Behind the NLRB posting rule
A rule that would have forced most U.S. employers to post a notice of employees' rights under the National Labor Relations Act (NLRA) has been temporarily blocked by a federal circuit court.
The U.S. Circuit Court of Appeals for the District of Columbia on April 17 granted an emergency injunction pending the appeal of a prior D.C. district court ruling that the National Labor Relations Board (NLRB) had authority to issue the poster requirement, but had no ability to punish an employer for failure to comply.
Oral argument before the appeals court is slated for September 2012.
In a separate April 13 decision in another legal challenge to the rule, a U.S. district court in South Carolina ruled that the NLRB lacked the authority to issue a notice-posting rule.
The cases stem from the NLRB’s Dec. 22, 2010, notice of proposed rulemaking requiring employers subject to the NLRA to display posters in their workplaces informing employees of their Section 7 rights under the act. The board estimated that nearly 6 million small businesses would be affected but determined that the compliance costs would be minimal. The poster text is available for free on the NLRB’s web site.
On Aug. 30, 2011, following analysis of 7,000 public comments, the board issued a final rule, which was originally set to take effect Nov. 14, 2011. It later postponed the effective date to Jan. 31, 2012, and again to April 30, 2012.
The poster notifies employees of their Section 7 rights to form, join or assist a union; to negotiate with an employer through a union; to bargain collectively through representatives of employees’ choosing; to discuss wages, benefits and other terms and conditions of employment with co-workers or a union; to take action to improve working conditions; to strike and picket; and to choose not to do any of these activities, including joining and remaining a member of a unit.
The proposed rule provided that an employer’s failure to post the notice might be found to interfere with employees in the exercise of their National Labor Relations Act rights.
The district court in South Carolina court agreed with the plaintiff, the U.S. Chamber of Commerce, that the final rule violates the Administrative Procedure Act because the board lacks the authority to issue the rule under Section 6 of the act or the gap left by the absence of a notice-posting provision in the act.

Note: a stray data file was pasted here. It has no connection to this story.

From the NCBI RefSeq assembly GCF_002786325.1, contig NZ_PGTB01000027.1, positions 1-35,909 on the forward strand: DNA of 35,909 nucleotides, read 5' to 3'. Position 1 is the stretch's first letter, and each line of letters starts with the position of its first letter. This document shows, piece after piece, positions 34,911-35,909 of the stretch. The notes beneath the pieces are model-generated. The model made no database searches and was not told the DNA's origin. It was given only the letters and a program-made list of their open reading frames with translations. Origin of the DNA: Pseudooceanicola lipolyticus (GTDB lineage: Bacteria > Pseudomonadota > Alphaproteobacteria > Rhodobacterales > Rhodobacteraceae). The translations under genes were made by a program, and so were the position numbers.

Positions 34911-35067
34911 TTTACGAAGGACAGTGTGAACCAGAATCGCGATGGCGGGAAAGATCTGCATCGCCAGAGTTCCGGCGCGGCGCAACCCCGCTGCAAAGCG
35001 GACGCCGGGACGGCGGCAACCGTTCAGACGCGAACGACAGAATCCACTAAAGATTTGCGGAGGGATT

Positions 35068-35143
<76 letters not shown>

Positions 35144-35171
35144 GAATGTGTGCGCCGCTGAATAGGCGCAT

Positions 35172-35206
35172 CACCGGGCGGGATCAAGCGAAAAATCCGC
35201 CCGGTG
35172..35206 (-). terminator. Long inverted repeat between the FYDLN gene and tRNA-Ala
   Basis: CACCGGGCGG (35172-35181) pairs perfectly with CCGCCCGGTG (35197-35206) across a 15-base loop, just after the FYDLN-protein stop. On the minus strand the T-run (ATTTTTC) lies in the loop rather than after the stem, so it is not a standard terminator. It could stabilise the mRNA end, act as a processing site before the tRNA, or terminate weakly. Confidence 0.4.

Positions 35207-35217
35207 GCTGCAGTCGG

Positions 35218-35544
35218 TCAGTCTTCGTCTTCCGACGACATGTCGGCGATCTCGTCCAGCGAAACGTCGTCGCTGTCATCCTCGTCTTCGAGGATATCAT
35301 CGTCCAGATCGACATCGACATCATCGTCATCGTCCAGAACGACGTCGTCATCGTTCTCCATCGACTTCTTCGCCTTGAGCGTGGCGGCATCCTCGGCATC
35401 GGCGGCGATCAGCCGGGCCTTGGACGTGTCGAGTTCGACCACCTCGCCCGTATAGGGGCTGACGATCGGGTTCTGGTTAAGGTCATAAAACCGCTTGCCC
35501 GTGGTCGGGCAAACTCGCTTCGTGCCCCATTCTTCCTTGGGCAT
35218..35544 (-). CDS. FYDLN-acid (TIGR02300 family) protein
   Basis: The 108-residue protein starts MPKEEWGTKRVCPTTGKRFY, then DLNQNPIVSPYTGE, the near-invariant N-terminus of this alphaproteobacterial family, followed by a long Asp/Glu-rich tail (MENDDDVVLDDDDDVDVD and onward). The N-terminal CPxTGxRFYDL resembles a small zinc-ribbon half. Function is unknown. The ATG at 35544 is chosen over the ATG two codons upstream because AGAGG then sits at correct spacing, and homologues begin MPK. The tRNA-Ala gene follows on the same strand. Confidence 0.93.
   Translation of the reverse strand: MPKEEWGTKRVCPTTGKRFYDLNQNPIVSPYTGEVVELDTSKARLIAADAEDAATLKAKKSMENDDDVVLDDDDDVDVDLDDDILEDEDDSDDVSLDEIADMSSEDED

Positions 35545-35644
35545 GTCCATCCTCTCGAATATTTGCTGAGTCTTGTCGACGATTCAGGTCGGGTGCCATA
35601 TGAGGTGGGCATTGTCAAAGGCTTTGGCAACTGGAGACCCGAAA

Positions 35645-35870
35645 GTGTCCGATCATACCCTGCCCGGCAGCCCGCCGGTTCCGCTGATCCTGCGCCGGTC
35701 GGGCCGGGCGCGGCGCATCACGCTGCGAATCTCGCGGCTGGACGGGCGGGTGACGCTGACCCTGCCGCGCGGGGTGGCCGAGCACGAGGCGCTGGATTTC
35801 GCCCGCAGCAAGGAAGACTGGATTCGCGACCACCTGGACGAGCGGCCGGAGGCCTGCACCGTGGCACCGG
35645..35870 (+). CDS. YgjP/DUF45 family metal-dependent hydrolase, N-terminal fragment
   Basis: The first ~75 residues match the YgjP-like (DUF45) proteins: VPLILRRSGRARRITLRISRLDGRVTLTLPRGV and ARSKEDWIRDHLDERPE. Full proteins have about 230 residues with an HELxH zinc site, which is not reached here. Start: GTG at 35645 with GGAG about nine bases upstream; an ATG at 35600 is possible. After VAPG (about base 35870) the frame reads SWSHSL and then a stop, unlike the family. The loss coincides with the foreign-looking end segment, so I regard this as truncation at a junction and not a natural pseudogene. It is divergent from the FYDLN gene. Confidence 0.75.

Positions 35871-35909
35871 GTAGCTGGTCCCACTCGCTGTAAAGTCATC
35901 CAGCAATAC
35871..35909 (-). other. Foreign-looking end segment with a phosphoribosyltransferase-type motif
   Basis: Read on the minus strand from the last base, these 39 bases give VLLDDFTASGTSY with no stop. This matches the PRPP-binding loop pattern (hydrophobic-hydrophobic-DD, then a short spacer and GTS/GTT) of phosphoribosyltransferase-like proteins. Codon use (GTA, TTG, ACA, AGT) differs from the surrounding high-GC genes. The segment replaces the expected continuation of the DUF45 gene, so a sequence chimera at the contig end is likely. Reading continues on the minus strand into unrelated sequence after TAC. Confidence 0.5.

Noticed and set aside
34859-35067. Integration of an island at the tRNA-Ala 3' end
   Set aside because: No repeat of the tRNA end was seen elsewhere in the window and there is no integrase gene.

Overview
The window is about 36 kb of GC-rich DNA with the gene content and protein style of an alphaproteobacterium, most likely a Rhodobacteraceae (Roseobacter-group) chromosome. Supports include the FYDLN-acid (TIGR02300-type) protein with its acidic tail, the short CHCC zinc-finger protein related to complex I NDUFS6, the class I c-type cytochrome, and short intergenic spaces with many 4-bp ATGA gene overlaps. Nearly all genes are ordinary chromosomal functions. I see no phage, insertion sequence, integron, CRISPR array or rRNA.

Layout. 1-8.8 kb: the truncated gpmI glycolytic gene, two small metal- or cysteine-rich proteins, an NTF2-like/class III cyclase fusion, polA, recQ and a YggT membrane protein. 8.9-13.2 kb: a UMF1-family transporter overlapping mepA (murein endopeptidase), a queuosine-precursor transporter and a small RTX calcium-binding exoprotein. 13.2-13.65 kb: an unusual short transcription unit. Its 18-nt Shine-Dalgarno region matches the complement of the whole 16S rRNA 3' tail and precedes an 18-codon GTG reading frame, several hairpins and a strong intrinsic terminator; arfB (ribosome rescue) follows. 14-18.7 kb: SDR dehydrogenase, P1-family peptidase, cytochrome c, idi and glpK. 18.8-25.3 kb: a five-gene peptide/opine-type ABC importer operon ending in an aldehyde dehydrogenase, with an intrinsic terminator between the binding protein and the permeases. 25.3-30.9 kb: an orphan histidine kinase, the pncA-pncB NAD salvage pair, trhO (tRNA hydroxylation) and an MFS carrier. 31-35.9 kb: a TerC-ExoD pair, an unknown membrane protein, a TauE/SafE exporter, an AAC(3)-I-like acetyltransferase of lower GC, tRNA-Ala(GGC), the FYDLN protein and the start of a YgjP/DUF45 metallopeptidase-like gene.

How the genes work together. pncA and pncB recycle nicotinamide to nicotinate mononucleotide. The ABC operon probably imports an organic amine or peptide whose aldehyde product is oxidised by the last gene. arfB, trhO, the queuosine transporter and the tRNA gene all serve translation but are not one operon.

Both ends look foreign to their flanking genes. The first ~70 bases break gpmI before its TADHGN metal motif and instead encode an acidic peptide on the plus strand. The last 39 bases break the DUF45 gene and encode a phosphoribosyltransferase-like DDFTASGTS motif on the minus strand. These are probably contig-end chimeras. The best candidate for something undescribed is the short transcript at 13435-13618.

“Interpretation of Section 6 is terra incognita,” the South Carolina district court noted. “Courts have rarely explored the parameters of Section 6, the reason being that the board has rarely exercised its rulemaking authority.”
Congress authorized the board to regulate employers’ conduct in preventing and resolving unfair labor practice charges and conducting representation elections, the court noted. “It is clear from the structure of the act that Congress intended the board’s authority over employers to be triggered by an outside party’s filing of a representation petition or unfair labor practice charge,” it stated. “The notice-posting rule proactively dictates employer conduct prior to the filing of any petition or charge, and such a rule is inconsistent with the board’s reactive role under the act.”
The court noted that Congress often has inserted notice requirements in labor laws since 1934, but the National Labor Relations Act was silent about notice.
NLRB Chairman Mark Gaston Pearce said of the recent decisions; “We continue to believe that requiring employers to post this notice is well within the Board’s authority, and that it provides a genuine service to employees who may not otherwise know their rights under our law.”
But Randel Johnson, senior vice president with the U.S. Chamber of Commerce, called the proposed poster “lopsided” because it “did not include balanced information such as employees’ rights to decertify unwanted unions, or to refuse to pay union dues used for political purposes, nor did the posting provide information about employees’ rights in ‘right to work’ states—like South Carolina.”
David Barron in the Houston office of Cozen O’Connor said that “although most of the ‘rights’ listed in the poster are well established, there are some that are controversial. For example, the poster states that it is against the law for an employer to prohibit employees from wearing union hats, buttons, t-shirts and pins in the workplace ‘except under special circumstances.’ This is a hotly contested area of the law as employers often argue that such items violate company dress codes, create safety or sanitation concerns (e.g., for food handlers), or otherwise should be limited in the workplace. The poster could encourage more conflict in this area as employees may incorrectly interpret the poster as allowing them to wear pro-union paraphernalia in the workplace without limitation.”
Jonathan Segal, an attorney with Duane Morris in Philadelphia, noted that the District of Columbia district court decided that the board did not exceed its statutory authority in requiring the posting of a union rights notice, so the district courts are in conflict. He said the issue eventually might go to the Supreme Court.
Have HR-related questions and concerns? Get access to essential forms, policies and guides, plus a live call center, at ToolkitHR.com, powered by HCN and the Society for Human Resource Management (SHRM).
Allen Smith, J.D., is manager, workplace law content, for SHRM.